I decided to make my own painting-on-the-floor, and decided on an 85 x 37" (221 x 94 cm) canvas, quite close to the dimensions of the Peale painting.

Of course, I'm a landscape painter, not a deft figure painter. So I sent this quick drawing back to Steve, with a hold-the-place sketch where the landscape would go. I just wanted to explain the concept in case he hadn't seen Peale's painting.

He signed on to the idea and I began to ruminate about it. I ordered stretcher bars from Upper Canada and made sure I had enough linen.

Before I could begin, I had some other commitments to attend to, and I had weekend workshops and the French Workshop to tackle.

I did make some new sketches, and retrieved some from years ago that I thought might work.

I made some photocopies of the door frame proportions so that I might jot down ideas as they came to me.

Here's one where I was thinking about a New England rural view. In the other I must have been thinking about filling that upper-right corner. One of the big issues was that the view is so tall and skinny, not suited to most landscape motifs.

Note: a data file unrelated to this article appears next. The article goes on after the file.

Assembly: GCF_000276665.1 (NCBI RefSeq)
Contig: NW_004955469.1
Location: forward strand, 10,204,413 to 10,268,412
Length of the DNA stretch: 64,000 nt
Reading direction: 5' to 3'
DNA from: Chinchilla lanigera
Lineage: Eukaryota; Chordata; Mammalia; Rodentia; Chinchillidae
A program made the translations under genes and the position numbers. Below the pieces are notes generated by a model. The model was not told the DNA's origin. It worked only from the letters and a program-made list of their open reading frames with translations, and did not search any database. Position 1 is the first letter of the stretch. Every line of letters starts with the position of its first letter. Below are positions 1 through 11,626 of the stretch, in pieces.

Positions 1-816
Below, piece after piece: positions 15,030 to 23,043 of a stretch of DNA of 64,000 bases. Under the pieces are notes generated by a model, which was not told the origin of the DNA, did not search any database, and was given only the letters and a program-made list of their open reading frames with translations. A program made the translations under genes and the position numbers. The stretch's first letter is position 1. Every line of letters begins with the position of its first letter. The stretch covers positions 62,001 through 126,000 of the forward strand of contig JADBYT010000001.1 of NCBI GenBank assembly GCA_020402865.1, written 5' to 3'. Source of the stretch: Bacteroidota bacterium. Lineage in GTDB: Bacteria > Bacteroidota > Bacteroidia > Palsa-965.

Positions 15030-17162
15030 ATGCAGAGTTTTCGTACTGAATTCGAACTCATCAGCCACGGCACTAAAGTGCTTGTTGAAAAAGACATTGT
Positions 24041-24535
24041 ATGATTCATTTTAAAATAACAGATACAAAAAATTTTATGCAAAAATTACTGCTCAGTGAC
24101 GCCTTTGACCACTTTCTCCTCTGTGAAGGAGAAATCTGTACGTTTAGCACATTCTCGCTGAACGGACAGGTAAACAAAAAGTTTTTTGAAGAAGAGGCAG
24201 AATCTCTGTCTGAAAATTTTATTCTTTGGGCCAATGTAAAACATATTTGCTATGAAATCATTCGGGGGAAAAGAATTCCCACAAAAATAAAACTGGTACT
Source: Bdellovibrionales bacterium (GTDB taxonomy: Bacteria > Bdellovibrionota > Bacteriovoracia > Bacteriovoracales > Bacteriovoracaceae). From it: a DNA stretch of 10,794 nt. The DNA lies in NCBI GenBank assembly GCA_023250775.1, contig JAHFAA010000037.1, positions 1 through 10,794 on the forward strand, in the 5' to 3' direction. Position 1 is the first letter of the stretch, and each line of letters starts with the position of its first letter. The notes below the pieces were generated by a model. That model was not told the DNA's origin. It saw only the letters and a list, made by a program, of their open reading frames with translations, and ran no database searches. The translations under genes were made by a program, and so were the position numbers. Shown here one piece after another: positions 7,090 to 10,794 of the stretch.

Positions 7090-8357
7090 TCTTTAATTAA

It was when making all these little sketches that the thought hit me: the doorway would cast a shadow on the the sky, or on the tops of the trees! Egad! How to get around that???

My solution was to make a vestibule or ante-room between the door frame and the outside. This way the shadow would be cast on the murky wall above the second doorway. In the version below, I drew the vestibule with a doorway to the outside and stuck an old drawing from my sketchbook into the space.


Of course a hidden advantage to the vestibule was that the painting, while still extremely vertical, was now less so.

Some of what immediately follows has already appeared on the blog, as it happened. But it's followed by what I've done during my silence. Most of these photos are are inexpert ones done with my phone.

When we got back from France, I spent a good part of July working on the paintings I'd started there, and fooling about on some canvases that were kicking about the studio. I spent a lot of time stalling on my project.

Finally, on 25 July, Nick came by the studio to help me stretch the canvas.

I made a small canvas-on-panel on which I could try out some ideas.

You've seen sketches for the center one and the right one, above. I added an urban one, just for variety.